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True. But your belief that a single particle will give you the disease doesn't line up with the international rollout of tracking apps using time-distance as an alert parameter.
Can you provide any evidence that the risk is as high as you think?
There is a spectrum of risk, isn't there? If you are in the same space as an infectious person there is always at least a tiny risk of infection, but there is also no situation where the risk is 100%. Covid19 is not THAT infectious (apparently measles and chicken pox are 3-4 times more infectious), so you could be in close proximity for a long time and be lucky, or you could just been in the same grandstand at a sports event or on a crowded beach and be unlucky.

My mathematical mind is screaming that, in a crowded space, even if every individual has only a tiny risk, when multiplied by 000s, the risk of someone contracting it must be close to - but of course not exactly - 100%.
 

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The Horizon that was on last week mentioned how infectious it is. I think the R value is something like 2.6. They showed how it spread in one office in Munich that was the start of one outbreak.
 

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Analogy: Men with low sperm counts are less likely to get their partners pregnant, and a man producing just one sperm would have very low chance,
That looks like you agree that the risk of infection is proportional (in some way) to the number of particles 'ingested'.
Which is exactly what I've understood to be the case for years.

As @Bertie says above, the risk is between tiny and almost certain, but never 0 or 100%.
 

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@mikegs, I have not ignored risk in our debates. If we have been in agreement on the mechanisms throughout, then we have remarkably different levels of risk tolerance.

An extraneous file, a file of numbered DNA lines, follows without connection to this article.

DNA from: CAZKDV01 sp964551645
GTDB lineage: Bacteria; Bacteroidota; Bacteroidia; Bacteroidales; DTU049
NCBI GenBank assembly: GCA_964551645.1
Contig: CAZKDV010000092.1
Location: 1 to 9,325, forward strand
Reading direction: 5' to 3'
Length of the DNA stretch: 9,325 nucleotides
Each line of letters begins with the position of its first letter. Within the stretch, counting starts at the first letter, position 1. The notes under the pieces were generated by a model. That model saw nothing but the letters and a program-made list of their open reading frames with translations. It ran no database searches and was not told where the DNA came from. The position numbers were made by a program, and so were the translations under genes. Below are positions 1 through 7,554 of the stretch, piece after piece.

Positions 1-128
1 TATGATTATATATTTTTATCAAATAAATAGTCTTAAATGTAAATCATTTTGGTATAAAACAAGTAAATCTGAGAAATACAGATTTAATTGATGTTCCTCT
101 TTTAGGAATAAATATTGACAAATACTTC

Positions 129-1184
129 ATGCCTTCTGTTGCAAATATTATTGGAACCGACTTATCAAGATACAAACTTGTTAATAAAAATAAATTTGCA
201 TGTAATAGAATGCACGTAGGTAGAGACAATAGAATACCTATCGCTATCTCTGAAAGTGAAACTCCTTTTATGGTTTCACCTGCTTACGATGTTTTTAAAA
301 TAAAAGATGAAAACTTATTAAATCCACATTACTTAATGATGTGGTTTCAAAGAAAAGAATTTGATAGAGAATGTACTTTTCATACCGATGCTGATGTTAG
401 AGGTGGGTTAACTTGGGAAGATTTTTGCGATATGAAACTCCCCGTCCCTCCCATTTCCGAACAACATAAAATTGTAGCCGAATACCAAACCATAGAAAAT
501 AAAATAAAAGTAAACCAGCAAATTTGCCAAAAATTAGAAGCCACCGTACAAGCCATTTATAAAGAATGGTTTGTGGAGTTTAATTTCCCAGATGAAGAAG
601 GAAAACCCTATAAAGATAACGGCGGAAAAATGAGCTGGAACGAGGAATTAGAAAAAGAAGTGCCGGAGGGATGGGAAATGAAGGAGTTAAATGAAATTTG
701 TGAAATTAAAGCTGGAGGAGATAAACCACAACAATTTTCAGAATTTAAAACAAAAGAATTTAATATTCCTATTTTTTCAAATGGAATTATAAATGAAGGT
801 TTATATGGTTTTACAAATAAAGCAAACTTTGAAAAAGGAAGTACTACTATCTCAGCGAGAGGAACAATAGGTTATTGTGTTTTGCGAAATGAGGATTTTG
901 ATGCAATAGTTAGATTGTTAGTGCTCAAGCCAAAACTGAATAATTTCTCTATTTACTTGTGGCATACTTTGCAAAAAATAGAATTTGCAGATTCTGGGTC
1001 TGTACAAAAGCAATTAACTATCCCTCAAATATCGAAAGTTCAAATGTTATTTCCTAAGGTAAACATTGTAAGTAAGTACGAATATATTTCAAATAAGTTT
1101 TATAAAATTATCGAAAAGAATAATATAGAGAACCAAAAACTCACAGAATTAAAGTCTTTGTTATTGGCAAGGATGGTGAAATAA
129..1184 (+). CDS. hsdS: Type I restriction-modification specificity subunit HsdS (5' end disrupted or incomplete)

For a tangible measure of my risk appetite: I have produced derivatives trading approach with 95% wins, and all wins larger in magnitude than the losses. I am a former engineer with a bespoke automated trading platform that has been tested with a broker and an exchange. I have never capitalised this venture - much to the frustration of those around me. Would you agree with them that I am excessively cautious?

My view is if the 5% of bad trades came early in the sequence of trades then I might never recover from the financial damage. Bringing this back to Covid19, I value my health more than my wealth. If the government announces it is 95% safe on the underground, I am staying home!
 

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I think all organisations are like that, certainly all the large corporations I worked in.
Indeed, that has been my experience. When you take a business unit much above 150 people your overheads sharply rise and efficiency/output reduces. So many companies that grow quickly go wrong when they get to between 200 and 300 people. Often the right thing to do is split and to have two companies of about 150 and keep it agile and each under the direct control of one person who is accessible to all and knows all. Years ago Parkinson (of Parkinson's Law fame) suggested that if you got the critical mass of 500 civil servants together in one place they could fully occupy the working day writing memos to each other without any contact or interaction with the outside world at all. :oops:

It would be interesting to see how the key teams producing COVID poicy and delivery are structured and sized. I bet the left hand knows not what the right hand is doing and management are 'filtering' reports on progress.
 

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So why are you imprisoned in London, rather than on some smallholding in the country?
Due to the complexity of negotiations in my family. Similar domestic pressures are possibly why we see huge swathes of the population crowd together each time the government appears to relax its message on Covid19 health issues.
 

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we have remarkably different levels of risk tolerance.
Markedly different certainly. Remarkable? Probably not.
There are plenty of people with risk tolerance similar to each of us - though many of them probably have no idea of what risk tolerance even means. :)

Would you agree with them that I am excessively cautious?
I don't know enough about trading software to be able to judge that.